In the film, Williams is a swimsuit designer. During a fashion show in the film, Williams dives into the water and gets out, showing that the suit doesn’t sag or lose shape after swimming. Later in her career, art imitated life when she started the Esther Williams swimwear line, which she designed with comfort and beauty in mind, according to the swimwear’s website.
Also in the film, Williams marries “a South American Romeo,” played by Ricardo Montalban. In her autobiography, she noted that the character is not unlike Fernando Lamas, who entered her life later on and the two were married from 1962 to 1989.
The film also introduced a song which is now constantly in headlines during the holiday season: “Baby, It’s Cold Outside.” Songwriter Frank Loesser sold his song to MGM for this film and won the Academy Award for Best Song. In the film, Ricardo Montalban and Esther Williams sing the song, as he tries to get her to stay – while Williams doesn’t stay in his apartment, she does end up going to a nightclub with him after the performance. It’s rare that we get to hear Esther Williams do her own singing, but you do see it here. Then, in a comedic switch, Betty Garrett sings this song to Red Skelton, as she tries to get him to stay. “Neptune’s Daughter” isn’t a Christmas film, so don’t let the song’s evolution confuse you. (If you’re interested in the controversy, you can read my full article here on the history of the song).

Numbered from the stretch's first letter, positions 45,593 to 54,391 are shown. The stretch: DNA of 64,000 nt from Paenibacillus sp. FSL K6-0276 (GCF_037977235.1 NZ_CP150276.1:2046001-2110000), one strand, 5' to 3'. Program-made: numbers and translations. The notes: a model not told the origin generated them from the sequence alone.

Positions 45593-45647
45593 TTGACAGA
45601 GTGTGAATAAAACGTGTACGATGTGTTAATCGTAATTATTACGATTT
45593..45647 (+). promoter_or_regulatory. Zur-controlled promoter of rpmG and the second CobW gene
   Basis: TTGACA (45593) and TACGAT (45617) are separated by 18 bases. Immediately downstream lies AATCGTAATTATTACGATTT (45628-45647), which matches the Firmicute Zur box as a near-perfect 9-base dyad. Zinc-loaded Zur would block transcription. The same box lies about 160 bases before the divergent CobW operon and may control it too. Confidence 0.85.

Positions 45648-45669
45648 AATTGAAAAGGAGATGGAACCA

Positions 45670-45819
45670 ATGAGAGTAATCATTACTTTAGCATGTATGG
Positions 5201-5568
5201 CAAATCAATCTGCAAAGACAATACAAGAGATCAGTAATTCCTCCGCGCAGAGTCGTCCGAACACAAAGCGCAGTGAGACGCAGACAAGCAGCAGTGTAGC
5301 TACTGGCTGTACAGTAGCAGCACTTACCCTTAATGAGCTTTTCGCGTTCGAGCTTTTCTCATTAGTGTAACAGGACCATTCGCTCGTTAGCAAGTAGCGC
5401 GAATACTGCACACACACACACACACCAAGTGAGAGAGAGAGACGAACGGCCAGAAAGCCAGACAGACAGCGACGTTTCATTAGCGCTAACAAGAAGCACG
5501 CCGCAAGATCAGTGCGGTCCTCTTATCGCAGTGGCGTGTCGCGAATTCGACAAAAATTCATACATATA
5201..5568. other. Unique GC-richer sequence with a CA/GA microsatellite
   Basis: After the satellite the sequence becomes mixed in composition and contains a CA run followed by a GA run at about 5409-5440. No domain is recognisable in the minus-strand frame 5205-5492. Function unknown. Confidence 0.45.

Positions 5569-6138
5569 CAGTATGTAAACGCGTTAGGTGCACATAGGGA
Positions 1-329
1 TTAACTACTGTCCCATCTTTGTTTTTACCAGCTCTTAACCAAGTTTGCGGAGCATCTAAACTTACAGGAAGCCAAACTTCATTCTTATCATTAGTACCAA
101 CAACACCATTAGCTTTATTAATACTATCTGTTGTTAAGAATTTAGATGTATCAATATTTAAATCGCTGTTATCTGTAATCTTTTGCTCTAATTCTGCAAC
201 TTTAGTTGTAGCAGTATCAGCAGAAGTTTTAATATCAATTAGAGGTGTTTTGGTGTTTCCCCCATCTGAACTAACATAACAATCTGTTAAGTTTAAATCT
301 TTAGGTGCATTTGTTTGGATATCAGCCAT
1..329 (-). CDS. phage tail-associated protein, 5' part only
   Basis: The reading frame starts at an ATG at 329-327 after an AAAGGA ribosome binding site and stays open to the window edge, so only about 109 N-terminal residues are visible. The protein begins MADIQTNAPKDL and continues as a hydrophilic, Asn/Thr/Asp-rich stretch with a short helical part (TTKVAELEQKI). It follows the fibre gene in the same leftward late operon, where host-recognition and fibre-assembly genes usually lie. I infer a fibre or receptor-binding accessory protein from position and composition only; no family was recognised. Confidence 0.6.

As for the film, this is a fun and joyful movie. I hadn’t seen it in years until I rewatched it to write this review.
The film teams Esther Williams, Betty Garrett, Keenan Wynn, Ricardo Montalban and Red Skelton – all who had starred together in some capacity in other films. This was the third film to star Williams and Montalban, but their first to have them successfully end up together.
The Technicolor is gorgeous, and Esther Williams (who was newly pregnant) also looks beautiful. I love that her hair is still long. Betty Garrett (who’s name is Betty Barrett in the film) also looks beautiful and adorable in the film. Irene fashioned their costumes, which are breathtaking.
If you love fashion in films, we also get a brief and fun bathing suit fashion show. They are all gorgeous and colorful.
Outside of the sheer beauty of the film, “Neptune’s Daughter” is also quite funny with some laugh out loud moments. For example, Ricardo Montalban says to Red Skelton, “Hasta la vista.” Skelton says “What does that mean?” Montalban says, “In your language, that means ‘adiós amigo!'”
You feel a bit sad for Keenan Wynn at the end, who also is in love with Williams, but doesn’t get the girl in the end. He narrates the beginning and end of the film and sort of ruefully says “A happy ending.”
Also keep your eyes peeled for Mel Blanc, who voiced characters like Bugs Bunny. You may not recognize his face, but you will know his voice. He plays a character billed as Pancho but named Julio in the film.
I watched “Neptune’s Daughter” via the Esther Williams DVD set. For anyone who owns this set, have you ever had an issue with it stopping? My DVD kept stopping, but thankfully would continue if I hit “play.”
“Neptune’s Daughter” (1949) is so much fun that it is sure to lift your spirits. Just don’t confuse it with “Jupiter’s Darling,” because that one is a real stinker. You can revisit “Neptune’s Daughter” on April 16 on Turner Classic Movies during their Stay Home TCM Classic Film Festival, which will include Williams and Garrett at the 2010 film festival.